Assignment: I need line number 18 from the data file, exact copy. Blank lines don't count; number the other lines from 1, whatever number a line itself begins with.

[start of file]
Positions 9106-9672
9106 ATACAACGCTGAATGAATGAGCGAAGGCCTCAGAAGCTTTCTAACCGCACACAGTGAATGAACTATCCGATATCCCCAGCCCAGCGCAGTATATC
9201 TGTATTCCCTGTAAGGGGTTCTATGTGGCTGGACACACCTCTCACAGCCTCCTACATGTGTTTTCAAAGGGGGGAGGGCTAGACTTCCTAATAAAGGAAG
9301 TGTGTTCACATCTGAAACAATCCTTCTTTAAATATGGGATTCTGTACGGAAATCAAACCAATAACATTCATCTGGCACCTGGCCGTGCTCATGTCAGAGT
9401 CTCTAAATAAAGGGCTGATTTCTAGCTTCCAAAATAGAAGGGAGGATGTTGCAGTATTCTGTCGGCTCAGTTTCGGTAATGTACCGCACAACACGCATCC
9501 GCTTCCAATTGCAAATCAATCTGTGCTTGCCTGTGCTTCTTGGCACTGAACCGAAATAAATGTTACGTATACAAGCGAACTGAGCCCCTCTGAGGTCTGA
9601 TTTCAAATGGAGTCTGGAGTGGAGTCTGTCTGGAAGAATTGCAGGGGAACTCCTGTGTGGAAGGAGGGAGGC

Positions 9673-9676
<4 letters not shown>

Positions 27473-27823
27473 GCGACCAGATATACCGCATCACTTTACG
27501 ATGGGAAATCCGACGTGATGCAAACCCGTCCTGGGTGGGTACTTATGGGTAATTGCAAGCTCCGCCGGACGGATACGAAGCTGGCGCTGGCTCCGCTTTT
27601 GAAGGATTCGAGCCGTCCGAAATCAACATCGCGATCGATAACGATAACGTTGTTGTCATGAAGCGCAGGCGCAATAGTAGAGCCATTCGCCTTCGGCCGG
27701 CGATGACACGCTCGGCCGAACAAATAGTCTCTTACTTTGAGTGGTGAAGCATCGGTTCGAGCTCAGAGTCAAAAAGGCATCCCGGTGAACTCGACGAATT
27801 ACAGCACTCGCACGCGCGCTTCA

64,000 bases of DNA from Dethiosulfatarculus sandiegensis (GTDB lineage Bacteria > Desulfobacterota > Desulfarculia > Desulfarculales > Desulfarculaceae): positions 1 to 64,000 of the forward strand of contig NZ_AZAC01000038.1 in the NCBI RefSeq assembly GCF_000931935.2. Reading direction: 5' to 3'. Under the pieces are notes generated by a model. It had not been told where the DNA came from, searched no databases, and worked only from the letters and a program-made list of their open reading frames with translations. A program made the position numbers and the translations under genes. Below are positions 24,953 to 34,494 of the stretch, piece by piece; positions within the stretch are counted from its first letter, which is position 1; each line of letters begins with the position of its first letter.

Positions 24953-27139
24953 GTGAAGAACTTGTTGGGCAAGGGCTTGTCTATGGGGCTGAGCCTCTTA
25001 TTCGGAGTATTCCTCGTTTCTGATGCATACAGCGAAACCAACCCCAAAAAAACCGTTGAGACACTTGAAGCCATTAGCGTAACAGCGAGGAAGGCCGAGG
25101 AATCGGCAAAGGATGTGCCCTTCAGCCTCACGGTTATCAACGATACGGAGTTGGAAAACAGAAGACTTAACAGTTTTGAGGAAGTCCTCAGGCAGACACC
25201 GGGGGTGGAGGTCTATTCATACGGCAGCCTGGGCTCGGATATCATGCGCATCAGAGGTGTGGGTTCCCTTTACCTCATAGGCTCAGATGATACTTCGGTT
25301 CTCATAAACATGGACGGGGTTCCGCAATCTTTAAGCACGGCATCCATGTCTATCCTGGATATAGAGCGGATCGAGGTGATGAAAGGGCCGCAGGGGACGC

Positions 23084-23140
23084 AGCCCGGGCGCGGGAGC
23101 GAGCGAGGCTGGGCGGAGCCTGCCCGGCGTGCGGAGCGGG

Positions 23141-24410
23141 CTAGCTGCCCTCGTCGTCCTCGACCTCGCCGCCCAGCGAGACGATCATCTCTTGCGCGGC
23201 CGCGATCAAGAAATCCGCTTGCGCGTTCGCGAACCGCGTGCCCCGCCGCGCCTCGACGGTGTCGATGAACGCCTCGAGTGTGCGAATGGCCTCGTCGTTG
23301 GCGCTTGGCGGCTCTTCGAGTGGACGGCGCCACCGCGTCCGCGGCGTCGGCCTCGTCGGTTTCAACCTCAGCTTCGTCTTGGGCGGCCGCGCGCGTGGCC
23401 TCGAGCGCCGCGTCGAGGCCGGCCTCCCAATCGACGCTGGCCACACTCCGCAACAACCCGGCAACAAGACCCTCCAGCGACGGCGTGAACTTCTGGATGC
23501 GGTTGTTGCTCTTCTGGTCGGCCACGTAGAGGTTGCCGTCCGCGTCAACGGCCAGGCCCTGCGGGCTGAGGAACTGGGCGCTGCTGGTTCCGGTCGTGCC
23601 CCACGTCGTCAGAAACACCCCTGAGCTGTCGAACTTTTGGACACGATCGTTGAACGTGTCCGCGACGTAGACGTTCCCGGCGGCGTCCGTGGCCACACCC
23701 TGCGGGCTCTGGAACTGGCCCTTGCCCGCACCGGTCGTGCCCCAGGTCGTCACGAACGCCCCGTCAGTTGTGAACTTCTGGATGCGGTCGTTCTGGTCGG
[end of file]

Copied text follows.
24953 GTGAAGAACTTGTTGGGCAAGGGCTTGTCTATGGGGCTGAGCCTCTTA